Piedmont Group
Executive Search Firm

Interviewing Tips...

How many times have you heard finding a new position can be a full-time job? As a "job", all of the behaviors associated with professional work are called into play: organization, planning, research, focus and acting in a way appropriate to the setting.

Viewing the pursuit of a new opportunity as an adventure, the most successful candidates are able to tap their imaginations. They use the interview as an opportunity to imagine themselves in a new setting, with new challenges, and with new people. It's like going on an exotic vacation, and fantasizing about what it would be like to live there.

Following are suggestions on how to enter that mindset:

  • Focus strictly on the positive aspects of the new situation while you're in the interview, and allow your excitement to show. For example, let the interviewer hear you thinking out loud about what it would be like to tackle a particularly challenging problem, or by sharing with the interviewer how exciting you think it would be to work for the company. This will allow the hiring manager to assess your skills and potential value to the company. Also creating an image of you as an enthusiastic, energized new team member. These images are powerful... if the manager can "see" you in the role, he/she is much more likely to make you an offer.
  • Focus on what is new and exciting about the position you are interviewing for, rather than what you'd be leaving behind. There will be plenty of time after the interview to reflect in a more balanced way on the pros and cons of the new position. Cultivate your excitement about what's new, rather than focusing, even in your own mind, on what you'd be leaving behind. There's no better way to kill your chances than by talking or even thinking about the position you'd be leaving, the accrued vacation time you'd be giving up, etc. There is a time and place for such "pro and con" thinking, but certainly not during the first face-to-face interview.
  • Managers are much more likely to hire "givers" , rather than "takers". During the interview, act as if you're already on board, by offering ideas and/or ways in which you would contribute to the overall effort. You want to be seen as a "contributor" by the prospective new employer. And remember: nothing will create the opposite impression as instantly as you talking about how much money you want.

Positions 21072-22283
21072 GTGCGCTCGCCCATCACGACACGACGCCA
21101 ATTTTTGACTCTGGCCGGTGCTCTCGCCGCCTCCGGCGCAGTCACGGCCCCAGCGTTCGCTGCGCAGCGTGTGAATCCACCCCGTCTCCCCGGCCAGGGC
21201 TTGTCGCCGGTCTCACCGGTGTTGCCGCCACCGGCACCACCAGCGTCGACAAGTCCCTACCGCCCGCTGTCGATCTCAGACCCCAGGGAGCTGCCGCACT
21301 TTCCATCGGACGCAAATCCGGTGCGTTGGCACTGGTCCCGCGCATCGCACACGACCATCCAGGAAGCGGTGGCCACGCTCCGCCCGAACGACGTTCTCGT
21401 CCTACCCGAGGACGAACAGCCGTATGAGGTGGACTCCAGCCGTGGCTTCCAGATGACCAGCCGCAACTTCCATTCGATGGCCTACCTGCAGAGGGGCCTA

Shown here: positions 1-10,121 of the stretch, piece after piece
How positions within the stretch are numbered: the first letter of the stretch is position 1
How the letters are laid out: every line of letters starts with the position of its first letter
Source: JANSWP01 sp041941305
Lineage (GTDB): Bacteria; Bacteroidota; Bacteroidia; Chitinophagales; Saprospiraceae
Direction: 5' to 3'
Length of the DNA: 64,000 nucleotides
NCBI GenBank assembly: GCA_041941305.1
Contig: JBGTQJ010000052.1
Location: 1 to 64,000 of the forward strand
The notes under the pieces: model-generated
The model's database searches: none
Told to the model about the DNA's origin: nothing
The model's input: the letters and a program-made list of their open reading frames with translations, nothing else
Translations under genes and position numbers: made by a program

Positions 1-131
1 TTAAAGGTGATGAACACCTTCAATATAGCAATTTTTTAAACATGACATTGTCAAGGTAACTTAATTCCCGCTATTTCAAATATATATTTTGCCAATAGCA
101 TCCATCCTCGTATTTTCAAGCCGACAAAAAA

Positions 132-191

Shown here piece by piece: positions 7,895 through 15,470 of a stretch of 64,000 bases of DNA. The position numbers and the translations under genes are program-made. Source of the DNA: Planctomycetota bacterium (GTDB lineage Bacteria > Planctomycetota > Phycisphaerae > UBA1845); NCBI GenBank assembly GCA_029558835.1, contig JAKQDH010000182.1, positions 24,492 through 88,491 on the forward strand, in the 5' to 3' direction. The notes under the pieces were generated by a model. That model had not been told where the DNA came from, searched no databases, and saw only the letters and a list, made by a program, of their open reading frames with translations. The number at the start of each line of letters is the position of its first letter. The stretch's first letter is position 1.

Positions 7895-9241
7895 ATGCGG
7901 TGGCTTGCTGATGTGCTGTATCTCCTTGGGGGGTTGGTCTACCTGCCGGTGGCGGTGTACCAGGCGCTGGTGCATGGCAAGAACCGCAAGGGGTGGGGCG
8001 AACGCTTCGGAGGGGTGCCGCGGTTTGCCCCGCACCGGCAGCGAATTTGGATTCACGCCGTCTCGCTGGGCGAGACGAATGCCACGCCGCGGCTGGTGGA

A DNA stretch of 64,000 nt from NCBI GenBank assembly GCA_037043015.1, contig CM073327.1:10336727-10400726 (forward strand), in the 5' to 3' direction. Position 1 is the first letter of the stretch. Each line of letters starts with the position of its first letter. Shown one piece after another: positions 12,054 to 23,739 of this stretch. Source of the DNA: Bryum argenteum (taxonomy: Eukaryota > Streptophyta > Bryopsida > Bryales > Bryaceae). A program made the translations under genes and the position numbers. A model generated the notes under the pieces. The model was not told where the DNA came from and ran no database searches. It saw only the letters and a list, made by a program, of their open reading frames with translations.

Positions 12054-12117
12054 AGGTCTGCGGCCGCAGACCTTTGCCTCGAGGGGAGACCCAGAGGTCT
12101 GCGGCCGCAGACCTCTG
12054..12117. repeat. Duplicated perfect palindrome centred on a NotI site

...Until you are presented an offer, you are not in a position to negotiate.

  • If you are working with a recruiter, you will have the benefit of his/her experience. Also the advantage of a 3rd party who can negotiate issues for you in a way which protects, even enhances, your relationship with a potential new employer (issues such as: compensation, benefits, start date, position title, etc.).

More Interviewing Tips...

Whether you know it or not, when you mailed your resume to a company you actually mailed sales literature. Literature that highlights who you are and what you can or can not do. If you are invited to participate in an interview, it would be safe to assume the hiring authority viewed your features as potential benefits to the company, thus prompting your interview. Keep in mind, a job search is a sales process and you are the product being sold.

Some people will tell you to be yourself during an interview. That may not be good enough! You should be the best you can be! Preparation is the key to a successful interviewing experience. You must be cognizant of your strengths as well as your weaknesses. Before the interview, evaluate your assets which will benefit the potential employer. However, don't stretch the truth or say anything you can't substantiate.

Research the company. If the company is a publicly held corporation, information is often readily available. If the company is privately held, call their sales department and ask to be sent company literature. Or, in the event the company has a web site, information is just a few keystrokes away.

Remember the interview starts and ends with the receptionist. If you are asked to fill out an application, complete it (never write: "see resume"). If your appointment is for ten o'clock and the interviewer is running late, don't over react, be gracious. And, when you have completed your interview, remember to thank the receptionist on your way out. Then start constructing the THANK YOU note(s) you will promptly send to all individuals with whom you visited.

Anticipate questions, particularly tough ones. Write down key "questions and answers" and then rehearse them. Practice talking about yourself. Do it in front of a mirror so you can see what impression you are creating. Good preparation and practice will keep you focused. Make sure the questions you ask are well thought out and are appropriate for this stage of the hiring process.

Show and voice your enthusiasm early in the interviewing process. If you wait till the conclusion of the interview to do so, it is more than likely too late as the interviewer may have already decided you are not interested and ruled you out. When asking questions, ask as though you are already an employee.

Close... you are selling yourself and there is no sale unless you close. It is important to recognize buying questions such as, "Do you have any more questions". If this is the first interview, your close may be, "Yes, what is the next step?" or if it is the final interview, your close may be, "Yes, when would you like for me to start?"

Interviewing is an art form, not a science... only preparation, practice and attitude make perfect.

GOOD LUCK and call your recruiter
immediately after the interview!